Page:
He’s also got quite a following for his “Will JJ Eat It?” video series… yes, he’s a garbage disposal and will eat just about anything – including chicken nuggets, spinach and artichoke dip, and he even drinks pickle juice. He’s a weirdo, but he’s my weirdo and I love him for it.

He’s the absolute sweetest boy in the world, too, and has never once hurt me. JJ won’t even eat a treat unless it’s physically handed to him, and even then he will gently take it with his lips. No teeth, ever.

He stands as solid as a rock when children are around him, he’s easy on beginners (he taught a 47-year-old who had never been on a horse how to event and successfully carried her around her first Amoeba 3-phase event in early 2019!) and he hacks out bareback, by himself, in nothing more than a halter.

It hasn’t all been easy peasy, though, as JJ spent a year on stall rest recovering from a pasture accident collateral ligament injury just five weeks after I bought him, and I spent months recovering from a broken foot I sustained when I was hit by a driver on the wrong side of the road. We rehabbed together, though, and came back even better with a bond that was stronger than ever.

Prior to our accidents, I had been really focused on winning. The downtime taught me to focus more on JJ, because he deserves it for being such an incredible horse and wonderful partner, and now I put his health and happiness above all else. All I want after an event is to come home with a safe, sound horse. Winning a ribbon is still nice, I won’t lie, but that’s no longer my main focus.


Photo Credit: Xpress Foto

And, of course, once I stopped trying so hard to win, I found out that JJ and I had qualified for the 2019 United States Eventing Association’s American Eventing Championships at the legendary Kentucky Horse Park! It was a completely unexpected surprise as I had been trying (unsuccessfully) to qualify at Novice but accidentally qualified at Beginner Novice instead.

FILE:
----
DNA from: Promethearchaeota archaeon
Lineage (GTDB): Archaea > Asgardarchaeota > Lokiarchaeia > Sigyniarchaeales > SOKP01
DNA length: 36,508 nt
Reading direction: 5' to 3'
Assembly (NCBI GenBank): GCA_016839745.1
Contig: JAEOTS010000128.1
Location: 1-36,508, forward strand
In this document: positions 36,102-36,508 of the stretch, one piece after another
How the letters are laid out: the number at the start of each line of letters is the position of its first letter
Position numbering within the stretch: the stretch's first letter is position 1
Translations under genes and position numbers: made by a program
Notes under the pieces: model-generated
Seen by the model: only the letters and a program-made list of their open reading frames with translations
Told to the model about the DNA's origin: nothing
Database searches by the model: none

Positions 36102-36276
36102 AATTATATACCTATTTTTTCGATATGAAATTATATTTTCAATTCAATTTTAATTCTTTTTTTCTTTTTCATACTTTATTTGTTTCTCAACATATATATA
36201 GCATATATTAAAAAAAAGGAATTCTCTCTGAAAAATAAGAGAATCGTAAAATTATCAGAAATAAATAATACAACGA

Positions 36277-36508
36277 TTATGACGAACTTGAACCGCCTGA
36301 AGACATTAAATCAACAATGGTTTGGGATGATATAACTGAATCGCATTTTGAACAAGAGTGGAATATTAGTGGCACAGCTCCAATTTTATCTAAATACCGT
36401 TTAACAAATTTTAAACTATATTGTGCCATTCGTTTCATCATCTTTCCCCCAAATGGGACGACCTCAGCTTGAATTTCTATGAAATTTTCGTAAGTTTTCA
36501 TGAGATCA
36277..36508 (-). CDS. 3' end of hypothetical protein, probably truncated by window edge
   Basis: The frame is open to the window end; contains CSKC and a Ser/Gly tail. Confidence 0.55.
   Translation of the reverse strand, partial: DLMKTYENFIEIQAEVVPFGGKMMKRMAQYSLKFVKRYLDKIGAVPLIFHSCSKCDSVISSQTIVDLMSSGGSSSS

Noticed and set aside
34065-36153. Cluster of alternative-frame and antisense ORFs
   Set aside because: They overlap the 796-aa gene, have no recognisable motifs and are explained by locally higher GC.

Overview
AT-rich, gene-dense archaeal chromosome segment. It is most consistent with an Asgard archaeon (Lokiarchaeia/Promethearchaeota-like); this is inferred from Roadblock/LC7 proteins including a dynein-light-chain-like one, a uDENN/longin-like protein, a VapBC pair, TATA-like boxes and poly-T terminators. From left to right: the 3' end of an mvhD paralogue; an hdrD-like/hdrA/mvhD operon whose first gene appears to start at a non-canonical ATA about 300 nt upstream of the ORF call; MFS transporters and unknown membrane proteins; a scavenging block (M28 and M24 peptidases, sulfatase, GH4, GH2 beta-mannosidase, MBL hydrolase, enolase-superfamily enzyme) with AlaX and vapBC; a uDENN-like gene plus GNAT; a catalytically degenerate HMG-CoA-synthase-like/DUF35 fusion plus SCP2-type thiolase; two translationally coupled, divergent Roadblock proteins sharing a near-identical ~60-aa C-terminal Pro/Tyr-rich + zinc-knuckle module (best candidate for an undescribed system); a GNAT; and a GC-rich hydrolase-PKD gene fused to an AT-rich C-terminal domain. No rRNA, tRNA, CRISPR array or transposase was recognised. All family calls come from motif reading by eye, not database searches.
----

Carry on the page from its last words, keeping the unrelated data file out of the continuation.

Not wanting to miss the opportunity to compete at such a prestigious event and at such a historic venue with my fantastic horse, I decided to go at Beginner Novice. (Fun fact: Ride Heels Down also sponsored the event and I worked my vendor tent, alongside my good friend Mary at Mare Goods!)

JJ and I had an awesome time competing, and it was such a treat to splash through the famous Head of the Lake on my first horse. Ultimately, we finished on our dressage score with no additional penalties; we placed seventh overall in our division and second in the Adult Team Challenge.

I also write a blog called “Lessons Learned” that I publish on which chronicles my eventing career with JJ. From our very first Tadpole to our current Training attempts, I share my falls, fails, struggles, and successes. I talk about what I’ve learned from JJ, from the sport, and from myself each time out in hopes that I can help others keep from making the same mistakes I have and to inspire them to keep going, too.

Photo Credit: Erin Wheeler Sweet Fresno Photography

JJ has taught me a lot about letting go of expectations – both in life and in riding. He’s shown me that when you make your peace with a situation and “surrender to the Universe” and just accept that what will be will be – while still working hard to stack the deck in your favor and take action to manifest the outcome you want, of course – that things seem to fall into place much easier.

I am so grateful to JJ every single day for how he has changed my life… he was absolutely worth the wait.

After waiting for so long to finally own my own horse, the thing I enjoy most is simply knowing that JJ has a forever home where he will be taken care of and that he will safe and happy until he’s no longer here. (I do remind him regularly, though, that he has to live forever.) He deserves that, for everything he’s given me, and for being my true heart horse.